Fred Wilpon spoke this morning at the Mets' spring-training complex (I can't write "Digital Domain Park" without cringing), and he was defiant that his family will "be vindicated" and will own the Mets for years to come.
I'm not buying it, and by "it," I don't mean "twenty-five percent of the Mets" - and by the way, Wilpon said the talks for that are going swimmingly.
I've always liked Fred Wilpon, I admit. I think he is a decent man. He is very highly regarded within the baseball community. I understand that he wants to protect his family's reputation.
But maybe the Wilpons would be better off at this point laying low and working not only on the Picard lawsuit but their finances in general? This New York Post story details the severity of the Mets' debt. There is significant concern within the aforementioned baseball community that the Wilpons simply have too many hurdles to clear.
Besides, I don't think this public-relations campaign is helping much. Wilpon spoke today of the "vindication" his family would eventually get, but when Harvey Araton of The New York Times asked if such tough talk meant the Wilpons wouldn't discuss a settlement with Picard, Wilpon backed down.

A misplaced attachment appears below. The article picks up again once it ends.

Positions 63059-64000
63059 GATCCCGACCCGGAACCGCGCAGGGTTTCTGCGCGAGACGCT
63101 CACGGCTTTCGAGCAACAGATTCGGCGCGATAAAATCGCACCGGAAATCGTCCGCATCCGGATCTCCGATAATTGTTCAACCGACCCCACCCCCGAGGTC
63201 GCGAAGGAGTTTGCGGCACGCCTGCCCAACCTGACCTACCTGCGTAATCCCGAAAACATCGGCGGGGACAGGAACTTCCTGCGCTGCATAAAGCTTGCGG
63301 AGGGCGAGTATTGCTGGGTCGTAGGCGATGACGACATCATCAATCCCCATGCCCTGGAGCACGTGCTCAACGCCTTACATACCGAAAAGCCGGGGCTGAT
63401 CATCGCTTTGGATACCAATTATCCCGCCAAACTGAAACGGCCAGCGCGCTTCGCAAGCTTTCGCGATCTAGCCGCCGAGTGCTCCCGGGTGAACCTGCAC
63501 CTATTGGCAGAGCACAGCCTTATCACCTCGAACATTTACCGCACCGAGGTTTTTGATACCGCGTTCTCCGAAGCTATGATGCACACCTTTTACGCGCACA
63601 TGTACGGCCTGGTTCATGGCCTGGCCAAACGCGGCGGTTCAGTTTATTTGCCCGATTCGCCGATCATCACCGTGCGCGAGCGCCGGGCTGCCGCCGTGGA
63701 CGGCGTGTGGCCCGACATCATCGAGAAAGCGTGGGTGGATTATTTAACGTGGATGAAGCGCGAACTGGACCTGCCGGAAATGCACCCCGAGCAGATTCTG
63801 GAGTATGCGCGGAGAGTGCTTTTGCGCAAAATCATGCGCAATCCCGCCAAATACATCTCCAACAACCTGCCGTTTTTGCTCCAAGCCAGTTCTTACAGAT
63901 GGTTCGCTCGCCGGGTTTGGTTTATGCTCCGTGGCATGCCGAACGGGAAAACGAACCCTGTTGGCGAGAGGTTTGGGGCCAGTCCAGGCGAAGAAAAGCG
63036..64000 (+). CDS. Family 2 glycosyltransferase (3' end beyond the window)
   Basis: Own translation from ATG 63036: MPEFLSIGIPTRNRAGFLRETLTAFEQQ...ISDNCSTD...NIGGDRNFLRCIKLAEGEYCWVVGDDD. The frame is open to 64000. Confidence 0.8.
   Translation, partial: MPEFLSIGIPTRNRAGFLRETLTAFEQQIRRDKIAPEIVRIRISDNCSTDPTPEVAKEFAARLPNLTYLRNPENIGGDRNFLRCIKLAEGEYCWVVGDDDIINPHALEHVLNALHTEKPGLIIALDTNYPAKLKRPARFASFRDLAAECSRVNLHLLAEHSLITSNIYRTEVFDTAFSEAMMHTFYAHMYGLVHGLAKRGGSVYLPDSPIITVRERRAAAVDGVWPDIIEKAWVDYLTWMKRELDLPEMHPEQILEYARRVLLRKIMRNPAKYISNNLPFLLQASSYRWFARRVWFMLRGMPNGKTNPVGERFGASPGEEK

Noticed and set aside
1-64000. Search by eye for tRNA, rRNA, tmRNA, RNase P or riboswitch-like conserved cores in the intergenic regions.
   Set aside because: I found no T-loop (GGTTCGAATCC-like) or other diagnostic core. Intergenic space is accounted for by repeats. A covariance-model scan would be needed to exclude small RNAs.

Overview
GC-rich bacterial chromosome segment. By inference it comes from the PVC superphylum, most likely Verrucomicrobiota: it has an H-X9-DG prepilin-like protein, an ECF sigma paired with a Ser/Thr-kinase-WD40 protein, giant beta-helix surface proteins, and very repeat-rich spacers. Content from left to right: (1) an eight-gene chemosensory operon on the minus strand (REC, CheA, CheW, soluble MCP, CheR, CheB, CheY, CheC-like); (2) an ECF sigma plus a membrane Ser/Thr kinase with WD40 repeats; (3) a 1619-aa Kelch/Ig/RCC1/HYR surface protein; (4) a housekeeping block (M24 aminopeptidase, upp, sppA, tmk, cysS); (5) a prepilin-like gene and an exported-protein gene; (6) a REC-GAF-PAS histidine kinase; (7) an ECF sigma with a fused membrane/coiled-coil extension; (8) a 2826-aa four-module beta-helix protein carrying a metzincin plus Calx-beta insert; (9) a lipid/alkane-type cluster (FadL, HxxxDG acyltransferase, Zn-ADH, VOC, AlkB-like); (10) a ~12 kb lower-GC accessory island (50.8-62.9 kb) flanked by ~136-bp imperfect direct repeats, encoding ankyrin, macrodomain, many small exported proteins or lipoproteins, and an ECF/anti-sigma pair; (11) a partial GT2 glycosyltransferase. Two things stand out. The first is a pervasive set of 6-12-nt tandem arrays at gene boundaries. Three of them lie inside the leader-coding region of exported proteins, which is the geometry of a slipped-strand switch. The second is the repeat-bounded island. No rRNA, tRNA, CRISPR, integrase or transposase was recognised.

Not a good situation. And I'm not sure it really behooved the Mets for Bernie Madoff to be discussed once again as pitchers and catchers opened workouts.
--One pitcher didn't do any pitching, and that's Johan Santana. Sandy Alderson announced that the Mets' team doctors are projecting Santana to throw for about three months - from now until may - and then start actually pitching for 6-to-8 weeks. That would put Santana for a return date of late June or early July.
That calendar is obviously subjective to dips and turns in Santana's schedule. But it was nice to get a concrete timeline that sounds reasonable rather than overly optimistic.
Santana spoke optimistically that he'll be able to pitch like he used to. We'll have to see. This was some pretty major shoulder surgery. (Listen to Santana talk on our Facebook page.)
--I'm still not convined that Terry Collins will be a very good manager for the Mets, but he does bring a different sort of energy. "I can't stand standing around," he said today, after the workout, and he has designed the camp so that his players are constantly on the move, as well.
He wasn't fully pleased with the execution today, however, so tomorrow, veteran coach Guy Conti will blow a horn whenever it's time to change stations.
--Mariano Rivera reported to Yankees camp, after taking a few days to deal with his sick kids.
--Terrible story about Miguel Cabrera, who was arrested last night in Florida for driving under the influence. I assume the Tigers will try to get him back in counseling.
As Michael Rosenberg wrote in the linked column, Cabrera had a superb year in 2009, even when he was drinking. It makes it an even more difficult situation for the club to manage.
--Gary Sheffield has officially retired, although he hasn't played since 2009 with the Mets. So ends one of the most entertaining careers in major-league history.
Is he a Hall of Famer? He is for me, yeah, with a sufficient mix of longevity and dominance. I don't worry about the BALCO stuff, since it occurred in an era that one man once accurately described as "loosey-goosey."
--Have a great night.